Number Two on my List of Books I Read a While Ago and am Just Getting Around to Reviewing Now is Tennessee William’s classic, Pulitzer Prize-winning drama, A Streetcar Named Desire. Why did I pick this book up out of all the other books I owned? Well, there was a tweet on my timeline that National Theatre Live was showing their production of Streetcar at the Young Vic (National Theatre Live does an amazing thing and broadcasts live theatre into a movie theatre around the world, so I was able to see a show that was staged in London in the comfort of a movie theater in Brunswick, Maine), and it starred Gillian Anderson as Blanche DuBois.
Now, I have loved Gillian Anderson since she played Special Agent Dana Scully on The X-Files. To be specific, I have loved her since season 5, episode 12, entitled “Bad Blood,” or as I like to call it, “The Best Hour of Episode Television in All of Televised History and No One Can Tell Me Otherwise.” (Look, I know “The Body” and “The Gift” from Buffy are exceptional, and sure, I’ll even throw the tiniest of bones to “Ozymandias” from the final season of Breaking Bad, but no episode I have watched – yes, even all twenty-six episodes of Hannibal I’ve watched – in all of televised history has made me love it as much as “Bad Blood” did. “Bad Blood” is the Die Hard of television episodes – if it’s ever on, I watch it to the end. I own it through iTunes, so it’s always on my iPod. And if digital media suddenly breaks down, I’ve got a VCR and the episode on tape. IT’S PERFECTION IS WHAT I’M SAYING.) And while “Bad Blood” is clearly superior, Gillian Anderson also plays Dr. Lecter’s psychiatrist-slash-hostage-slash-I don’t know what on Hannibal (and she’s a series regular for season 3!), so basically, if Gillian Anderson’s in something, I’m gonna watch it.
Uh, be right back … in approximately 42 minutes. (“Bad Blood” is on Netflix, in case you’re wondering.)
(I had a thought as I saw the writer credit come across the screen – I’m amazed that the writer of my most Favorite Episode of Television Ever went on to create Breaking Bad. So many thoughts on that … but this is neither the time nor the place.)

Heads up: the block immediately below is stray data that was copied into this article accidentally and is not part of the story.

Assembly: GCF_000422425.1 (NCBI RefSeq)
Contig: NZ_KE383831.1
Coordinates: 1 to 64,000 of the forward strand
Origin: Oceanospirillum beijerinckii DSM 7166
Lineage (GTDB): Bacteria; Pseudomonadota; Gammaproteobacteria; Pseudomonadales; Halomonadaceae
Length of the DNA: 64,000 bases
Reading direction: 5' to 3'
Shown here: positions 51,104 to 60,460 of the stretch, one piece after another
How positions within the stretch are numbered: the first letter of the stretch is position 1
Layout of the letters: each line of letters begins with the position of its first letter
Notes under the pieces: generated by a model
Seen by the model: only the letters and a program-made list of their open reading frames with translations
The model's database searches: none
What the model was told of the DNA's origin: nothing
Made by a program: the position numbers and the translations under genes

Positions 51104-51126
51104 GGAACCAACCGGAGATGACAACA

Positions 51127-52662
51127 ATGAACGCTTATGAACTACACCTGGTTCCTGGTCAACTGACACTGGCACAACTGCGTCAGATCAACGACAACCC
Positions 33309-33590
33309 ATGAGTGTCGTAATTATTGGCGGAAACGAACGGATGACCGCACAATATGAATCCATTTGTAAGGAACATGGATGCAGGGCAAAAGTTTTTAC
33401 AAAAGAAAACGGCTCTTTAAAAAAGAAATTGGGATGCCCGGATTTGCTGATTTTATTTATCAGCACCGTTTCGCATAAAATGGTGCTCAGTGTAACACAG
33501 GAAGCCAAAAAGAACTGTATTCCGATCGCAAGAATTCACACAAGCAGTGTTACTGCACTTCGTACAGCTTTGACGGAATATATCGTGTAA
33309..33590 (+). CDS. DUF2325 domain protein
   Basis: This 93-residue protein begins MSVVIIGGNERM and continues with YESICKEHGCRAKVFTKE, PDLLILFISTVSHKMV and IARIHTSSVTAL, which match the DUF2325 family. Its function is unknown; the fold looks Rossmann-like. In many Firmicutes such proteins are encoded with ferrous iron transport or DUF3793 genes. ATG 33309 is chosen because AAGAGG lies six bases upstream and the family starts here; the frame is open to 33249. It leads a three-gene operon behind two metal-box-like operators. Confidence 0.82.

OKAY, I can let those two crazy kids get their stories straight another time. I had ordered Streetcar off of Amazon after watching Cat on a Hot Tin Roof and reading that last year. I watched the Vivien Leigh-starring film about a year ago, but before that my knowledge of this play consisted solely of numerous viewings of “A Streetcar Named Marge.”
So for those of us that didn’t have to read the play at any point during our education, what’s it about?
Blanche DuBois travels from Laurel, Mississippi to her sister’s flat in New Orleans to stay “for the summer.” She is rather mute as to her circumstances, but does tell her sister, Stella, that their home plantation “has been lost.” Then Stella’s husband, Stanley, comes home. There is an immediate contrast between the refined-though-prone-to-hysterics Blanche and the down-to-earth, animalistic Stanley, and that contrast turns into deep tension. Blanche is horrified at Stella’s living conditions: a two-room apartment in the noisy Quarter, and she has to sleep on a cot in the kitchen. She calls Stanley a “Polack,” to which both he and Stella take offense. But since Blanche has no where else to go and no money to speak of, she really doesn’t have any other options.
The play continues and the tension keeps on ratcheting up further. After a poker game one night, a drunken Stanley hits Stella and cuts her face. Stella and Blanche escape to the upstairs neighbor’s apartment, but when Stanley apologizes, Stella returns and they make passionate love. The next morning, Blanche is aghast at the fact that Stella’s not only not leaving Stanley, but likes it when he shows that side of him: